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Business Disputes

Shareholders, partners, and members of limited liability corporations often find themselves in disputes with other owners, investors, or lenders. Disputes among co-owners of a business, whether partners or shareholders, can include disputes over operating responsibilities, contractual obligations, cash and spending, bills, and ownership shares. These disputes are usually very complex, involving the intricacies of corporate or partnership law.

Such complex commercial disputes require aggressive, powerful, results-oriented advocacy in and out of the courtroom. The commercial litigation lawyers at Burg Simpson offer their experienced representation to every type of businesses, from Fortune 500 companies to small, family-owned enterprises.

If your business is involved in a business dispute that threatens to tear everything down that you and your partners have built, call a corporate litigation lawyer right now at (800) 544-5484.

Types of Business Disputes

Every business litigation case is different, and having an experienced business dispute lawyer can increase your chances of a successful resolution. Some common types of business disputes that may require legal assistance include:

  • Partnership disputes: Often, disputes may arise when the partners disagree on what is in the best interest of the business. Sometimes business owners or partners don’t agree on their financial compensation or disagree on who should take which leadership roles. Disputes between partners may also occur when one breaches their fiduciary duty to the business or other owners.
  • Business to business disagreements: Litigation may arise when a customer or client is dissatisfied with a company’s product or services, including disputes with vendors, suppliers, or manufacturers. If a company’s actions are perceived to be unfair or deceptive, a conflict could occur.
  • Sales, mergers, or acquisitions: Corporate restructuring can involve multiple areas of law from government compliance to shareholder liability. These negotiations are frequently complex.
  • Non-compete agreements: Businesses often ask their employees to sign non-compete agreements, which bind the employee to not engage in similar business practices for a certain period of time and/or in a specific geographical region. Sometimes, these contracts may be found to be unenforceable due to being overly broad.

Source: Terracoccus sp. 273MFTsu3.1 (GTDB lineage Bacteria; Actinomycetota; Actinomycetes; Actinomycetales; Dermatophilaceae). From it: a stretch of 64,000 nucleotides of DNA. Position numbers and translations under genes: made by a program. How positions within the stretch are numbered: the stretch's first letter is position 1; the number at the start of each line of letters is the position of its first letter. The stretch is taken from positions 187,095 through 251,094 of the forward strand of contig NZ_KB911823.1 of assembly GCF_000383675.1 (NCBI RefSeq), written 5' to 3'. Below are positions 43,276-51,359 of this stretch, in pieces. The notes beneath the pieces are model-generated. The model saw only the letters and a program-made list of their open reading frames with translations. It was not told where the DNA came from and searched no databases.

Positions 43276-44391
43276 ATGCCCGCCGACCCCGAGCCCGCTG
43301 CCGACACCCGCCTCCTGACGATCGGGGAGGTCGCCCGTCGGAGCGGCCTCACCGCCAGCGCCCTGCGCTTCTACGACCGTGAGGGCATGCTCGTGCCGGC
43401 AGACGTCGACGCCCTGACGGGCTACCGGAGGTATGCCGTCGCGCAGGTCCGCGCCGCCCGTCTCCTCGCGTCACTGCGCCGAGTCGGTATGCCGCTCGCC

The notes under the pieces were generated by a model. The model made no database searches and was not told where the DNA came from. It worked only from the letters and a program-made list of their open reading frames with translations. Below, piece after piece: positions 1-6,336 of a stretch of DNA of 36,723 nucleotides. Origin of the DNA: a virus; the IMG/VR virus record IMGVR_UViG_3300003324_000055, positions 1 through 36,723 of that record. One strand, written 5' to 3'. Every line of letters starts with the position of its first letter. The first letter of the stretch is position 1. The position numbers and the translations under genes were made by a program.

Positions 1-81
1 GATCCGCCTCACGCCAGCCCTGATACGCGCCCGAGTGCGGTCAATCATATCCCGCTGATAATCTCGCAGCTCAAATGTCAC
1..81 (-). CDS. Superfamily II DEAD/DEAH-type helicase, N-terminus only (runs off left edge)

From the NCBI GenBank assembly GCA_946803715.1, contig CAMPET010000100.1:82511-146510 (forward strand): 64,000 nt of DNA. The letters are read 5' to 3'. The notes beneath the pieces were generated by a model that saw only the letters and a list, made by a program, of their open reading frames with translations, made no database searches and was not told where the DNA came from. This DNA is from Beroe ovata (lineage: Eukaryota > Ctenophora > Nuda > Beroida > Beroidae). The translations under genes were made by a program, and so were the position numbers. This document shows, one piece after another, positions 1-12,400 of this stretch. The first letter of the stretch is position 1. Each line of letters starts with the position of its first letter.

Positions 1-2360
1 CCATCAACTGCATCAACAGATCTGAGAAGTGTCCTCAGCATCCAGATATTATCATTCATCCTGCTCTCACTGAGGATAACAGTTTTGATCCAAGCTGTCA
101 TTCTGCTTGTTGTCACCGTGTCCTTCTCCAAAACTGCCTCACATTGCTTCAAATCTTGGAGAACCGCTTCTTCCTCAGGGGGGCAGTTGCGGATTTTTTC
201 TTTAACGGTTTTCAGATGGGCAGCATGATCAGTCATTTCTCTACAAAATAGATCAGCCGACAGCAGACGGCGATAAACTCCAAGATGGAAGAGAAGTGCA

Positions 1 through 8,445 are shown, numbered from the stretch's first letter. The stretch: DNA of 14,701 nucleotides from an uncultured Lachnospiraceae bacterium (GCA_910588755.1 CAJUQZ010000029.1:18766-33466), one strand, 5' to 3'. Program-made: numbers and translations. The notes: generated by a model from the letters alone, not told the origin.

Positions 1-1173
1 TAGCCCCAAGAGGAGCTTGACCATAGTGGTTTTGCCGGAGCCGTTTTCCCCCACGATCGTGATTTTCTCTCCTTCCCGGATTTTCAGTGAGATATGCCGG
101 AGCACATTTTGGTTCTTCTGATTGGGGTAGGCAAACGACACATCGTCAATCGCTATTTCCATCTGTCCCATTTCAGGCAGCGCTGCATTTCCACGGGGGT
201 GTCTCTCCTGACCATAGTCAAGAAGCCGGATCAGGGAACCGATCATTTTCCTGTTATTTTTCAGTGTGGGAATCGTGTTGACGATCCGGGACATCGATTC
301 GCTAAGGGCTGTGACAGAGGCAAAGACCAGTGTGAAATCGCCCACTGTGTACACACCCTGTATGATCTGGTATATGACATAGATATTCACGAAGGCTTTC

• Government compliance: Many companies eventually face issues with governmental regulations. Whether the business is dealing with IRS compliance concerns or is unsure how SEC regulations affect the business, a commercial attorney can provide assistance
  • Business breakups: When disputes between partners can’t be resolved, it may lead to a business breakup. An experienced business lawyer can provide assistance in protecting interests, help you understand any existing contracts, obligations and liabilities, and help you comply with the legal and regulatory requirements of dissolution.

Warning Signs of Business Breakups

Although it may be the farthest thought from your mind when starting a new business, many startup partnerships end up a breakup. Dissolving a partnership is usually complicated and often emotional. Experienced, considerate counsel can make all the different between a prolonged and expensive litigation with a poor outcome, and a prompt and reasonable resolution.

There are a few warning signs entrepreneurs can look for that might suggest a business breakup could be on the horizon, including:

  • Communication breakdown: Communication is key in any relationship, whether it is personal or professional. When communication starts to break down – the emails taper off, meetings fall off the calendar, and major decisions start to be made independently – it may be time to re-evaluate the partnership.
  • Fundamental differences: Disagreements are not uncommon. But when those differences become more blatant and when they infiltrate fundamental aspects of the partnership, such as long-term business goals and core values, they can make collaboration that much more challenging.
  • Disparity of workloads: Vaguely defined roles can often lead to a difference of work responsibilities. Maybe it is one partner who cannot seem to delegate any responsibilities, or a partner who refused to carry his weight, skipping client meetings or conference calls. Either way, when partners are not working together or sharing duties equitably, divisions can emerge, threatening the relationship.

If you think your partnership is at risk or if your business is facing a transitional period, speak with one of the commercial litigation attorneys at Burg Simpson as soon as possible.

How Do You Prefer for a Business Dispute?

Resolving many different types of business disputes fairly, short of expensive litigation, is almost always preferable, but we recognize that is not always possible. Because Burg Simpson’s corporate litigation attorneys are well-known for their trial experience, we bring that leverage and expertise to your negotiations, helping you avoid and resolve disputes before they reach the courtroom, if possible.

When a business dispute or dissolution escalates to litigation, Burg Simpson’s experienced, strength, and resources are available to powerfully advocate the client’s position to the judge or jury.

Call us today at (800) 544-5484 or fill out our FREE case evaluation to get started with your case.

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